Written by Angela Pencheva
If you want to get to know the ancient culture of the Bulgarian lands you should visit at least one of the Thracian tombs. They are not as famous or as huge as the Egyptian pyramids, but they represent a unique material culture, still not sufficiently examined and still full of mysteries.
© Psy guy, Wikimedia Commons
One of the most famous monuments of Thracian art and architecture is the Kazanluk tomb. When it was discovered in 1944 the tomb was the first in the Valley of the Roses. Now it seems it is part of a whole Thracian necropolis, because recently in the region another 12 tombs have been found, each of them with different construction plans and a variety of styles of decoration. For this reason some now refer to the area as ‘The Valley of the Thracian Kings’. The necropolis was probably connected to Sevtopolis, the capital of Odrysae, the most famous Thracian kingdom in antiquity. Sevtopolis, though almost fully preserved, is now covered by the waters of Koprinka Reservoir.
We may never know who the people buried in these tombs really were. It is doubtful that all of them were Thracian kings, but certainly most were a part of the Thracian nobility. The tombs were built between the end of the 5th and the beginning of the 3rd century BC. Those worth visiting include the mound of the Golyama Kosmatka, the tombs of Muglizh, Helvetia and Shushmanets and the tumulus of the Gryphons. Most of them were looted in late antiquity or medieval times; unfortunately even nowadays there are still treasure hunters destroying cultural monuments.
It doesn’t happen often, but sometimes the archaeologists are lucky enough to discover an untouched tomb. A good example of this is the Golyama Kosmatka. It is assumed that the great Thracian King Sevt III, from the 4th century bc, was buried here, together with his armour, weapons, gold and silver vessels and amphoras, and with a golden wreath on his head.
The Kazanluk Tomb
Most other recently discovered tombs have decorations that are in a very poor state of preservation, or almost fully destroyed, so the Kazanluk tomb remains the one with the most spectacular and well-preserved wall paintings.
When it was discovered, the Kazanluk tomb was already empty, probably having been robbed in antiquity. The interior style and the building techniques indicate that the tomb was built during the last decades of the 4th century bc.
In 1977, it was included in UNESCO’s World Heritage list. An exact replica has been built next to the original tomb for the general public to visit.
The building has an interior brickwork wall and an exterior wall of hewn ashlar held together with clay, and, like most other tombs from the period, it consists of three chambers. The first room is the antechamber, which normally contained some of the gifts needed for the afterlife; very often these included a chariot, one or more sacrificed horses and sometimes even slaves, who had to accompany the dead person into his next life. The next chamber is a narrow corridor, or dromos, which was constructed for the preservation of some of the smaller items, such as vessels and food. The antechamber and the corridor would have been decorated with murals, but those in the antechamber have been totally destroyed. In the corridor on opposite sides are two friezes, representing a procession of soldiers. On the eastern wall there is a meeting between two military commanders, followed by their slaves; on the western wall you can see one of the warriors kneeling, and holding up a long curved knife in his right hand, beside a standing man. Both friezes are painted in warm colours, typical of Classical and Hellenistic art, such as Pompeian red, black and white, with different shades of ochre predominating.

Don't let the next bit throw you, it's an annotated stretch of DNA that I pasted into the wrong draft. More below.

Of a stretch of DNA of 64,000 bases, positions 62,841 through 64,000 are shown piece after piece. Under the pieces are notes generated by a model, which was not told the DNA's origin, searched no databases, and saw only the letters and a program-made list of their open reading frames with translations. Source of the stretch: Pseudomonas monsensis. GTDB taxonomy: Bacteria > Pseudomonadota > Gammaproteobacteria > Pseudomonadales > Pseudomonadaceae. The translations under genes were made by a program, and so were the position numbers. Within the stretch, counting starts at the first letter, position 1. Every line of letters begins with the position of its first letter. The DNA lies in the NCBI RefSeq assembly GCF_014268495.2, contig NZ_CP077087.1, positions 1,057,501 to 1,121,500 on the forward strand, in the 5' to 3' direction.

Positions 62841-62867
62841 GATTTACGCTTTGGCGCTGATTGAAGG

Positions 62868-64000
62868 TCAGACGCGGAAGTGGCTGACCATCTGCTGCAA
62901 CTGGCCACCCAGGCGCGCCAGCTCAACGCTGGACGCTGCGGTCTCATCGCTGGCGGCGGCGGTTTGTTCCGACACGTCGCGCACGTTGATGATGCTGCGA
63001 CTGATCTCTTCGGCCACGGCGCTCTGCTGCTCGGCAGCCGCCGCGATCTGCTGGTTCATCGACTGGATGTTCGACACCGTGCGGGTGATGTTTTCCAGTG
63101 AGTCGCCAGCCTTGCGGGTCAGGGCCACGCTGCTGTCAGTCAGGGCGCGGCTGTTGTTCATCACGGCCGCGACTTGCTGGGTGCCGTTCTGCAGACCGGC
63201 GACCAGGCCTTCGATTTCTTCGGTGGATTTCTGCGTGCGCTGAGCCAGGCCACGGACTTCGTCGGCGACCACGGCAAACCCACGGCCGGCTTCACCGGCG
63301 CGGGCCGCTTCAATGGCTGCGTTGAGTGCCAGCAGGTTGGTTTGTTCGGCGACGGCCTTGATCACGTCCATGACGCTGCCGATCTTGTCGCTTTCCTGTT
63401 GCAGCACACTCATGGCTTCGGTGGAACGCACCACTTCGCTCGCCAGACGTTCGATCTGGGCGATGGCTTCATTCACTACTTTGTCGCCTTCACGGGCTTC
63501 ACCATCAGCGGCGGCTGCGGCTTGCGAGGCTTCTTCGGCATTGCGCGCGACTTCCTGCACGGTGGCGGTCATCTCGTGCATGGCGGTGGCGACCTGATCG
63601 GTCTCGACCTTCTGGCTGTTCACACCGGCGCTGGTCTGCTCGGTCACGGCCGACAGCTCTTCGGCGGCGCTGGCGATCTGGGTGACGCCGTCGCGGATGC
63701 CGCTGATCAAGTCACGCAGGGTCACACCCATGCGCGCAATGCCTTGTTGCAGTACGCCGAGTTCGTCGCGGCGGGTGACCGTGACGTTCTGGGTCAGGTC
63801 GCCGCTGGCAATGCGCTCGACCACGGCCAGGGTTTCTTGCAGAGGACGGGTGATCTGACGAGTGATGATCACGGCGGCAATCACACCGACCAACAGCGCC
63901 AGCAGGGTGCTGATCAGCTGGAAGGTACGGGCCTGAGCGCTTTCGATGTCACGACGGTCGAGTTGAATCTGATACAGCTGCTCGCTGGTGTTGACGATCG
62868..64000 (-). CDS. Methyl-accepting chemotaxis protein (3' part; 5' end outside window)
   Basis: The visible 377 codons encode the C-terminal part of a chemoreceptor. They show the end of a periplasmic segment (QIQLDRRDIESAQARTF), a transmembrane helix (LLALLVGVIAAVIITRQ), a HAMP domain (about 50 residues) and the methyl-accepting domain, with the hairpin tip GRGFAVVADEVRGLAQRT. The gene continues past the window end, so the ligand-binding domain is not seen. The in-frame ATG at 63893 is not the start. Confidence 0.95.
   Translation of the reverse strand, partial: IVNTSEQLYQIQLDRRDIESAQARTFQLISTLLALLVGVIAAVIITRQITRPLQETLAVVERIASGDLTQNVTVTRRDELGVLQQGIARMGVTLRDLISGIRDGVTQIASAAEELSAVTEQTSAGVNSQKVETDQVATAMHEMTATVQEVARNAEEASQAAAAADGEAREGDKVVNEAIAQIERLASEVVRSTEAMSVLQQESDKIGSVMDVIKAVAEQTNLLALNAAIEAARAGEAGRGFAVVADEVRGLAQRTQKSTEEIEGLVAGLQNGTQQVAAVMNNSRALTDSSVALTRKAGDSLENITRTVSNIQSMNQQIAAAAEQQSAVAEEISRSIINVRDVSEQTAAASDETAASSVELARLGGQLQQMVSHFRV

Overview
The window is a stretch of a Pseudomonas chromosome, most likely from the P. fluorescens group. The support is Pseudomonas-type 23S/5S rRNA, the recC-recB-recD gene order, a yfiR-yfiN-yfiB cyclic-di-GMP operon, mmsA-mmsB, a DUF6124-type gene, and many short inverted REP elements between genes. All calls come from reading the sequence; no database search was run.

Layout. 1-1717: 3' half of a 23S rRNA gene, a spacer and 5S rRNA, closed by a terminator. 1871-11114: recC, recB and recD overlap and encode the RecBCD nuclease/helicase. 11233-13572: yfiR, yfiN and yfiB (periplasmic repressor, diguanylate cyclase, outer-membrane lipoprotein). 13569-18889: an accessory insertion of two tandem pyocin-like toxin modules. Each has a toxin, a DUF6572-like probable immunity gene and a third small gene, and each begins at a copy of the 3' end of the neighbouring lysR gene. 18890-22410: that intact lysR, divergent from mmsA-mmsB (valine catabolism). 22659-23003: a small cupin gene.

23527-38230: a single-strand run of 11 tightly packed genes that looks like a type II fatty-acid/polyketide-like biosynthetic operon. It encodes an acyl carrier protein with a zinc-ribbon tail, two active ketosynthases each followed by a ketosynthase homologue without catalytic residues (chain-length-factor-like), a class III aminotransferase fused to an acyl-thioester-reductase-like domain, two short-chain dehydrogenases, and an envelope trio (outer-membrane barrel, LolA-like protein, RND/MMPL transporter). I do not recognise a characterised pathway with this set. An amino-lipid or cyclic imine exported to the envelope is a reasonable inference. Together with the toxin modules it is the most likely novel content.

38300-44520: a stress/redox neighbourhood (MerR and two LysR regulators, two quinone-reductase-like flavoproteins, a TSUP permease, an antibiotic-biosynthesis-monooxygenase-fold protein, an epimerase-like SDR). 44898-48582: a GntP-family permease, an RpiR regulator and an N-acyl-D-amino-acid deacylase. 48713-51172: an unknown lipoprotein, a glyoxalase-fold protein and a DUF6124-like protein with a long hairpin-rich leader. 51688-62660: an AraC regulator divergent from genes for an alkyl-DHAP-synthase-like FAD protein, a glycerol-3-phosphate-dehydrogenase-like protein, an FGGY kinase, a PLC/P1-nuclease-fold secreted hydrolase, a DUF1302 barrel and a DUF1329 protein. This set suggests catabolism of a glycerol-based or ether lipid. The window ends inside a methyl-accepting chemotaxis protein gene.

The third chamber, the burial chamber itself, is circular and richly decorated, its false dome topped by a granite keystone. The frieze in the burial chamber is the largest and shows a ceremonial celebration, a scene which was very popular in ancient art. The central personalities are a dignitary and his wife, sitting in front of a table with various dishes on it. They are surrounded by a procession of men, women and horses, each of the people carrying a different gift. There are a variety of interpretations of the meaning of the scene, the most popular being that it represents the dead Thracian king or dignitary and his wife in their afterlife, where they would find eternal happiness. The ancient authors mention that the Thracians had a deeply held belief in the afterlife, and went so far as to celebrate when somebody was dying, because he or she would be saved from their sufferings on earth.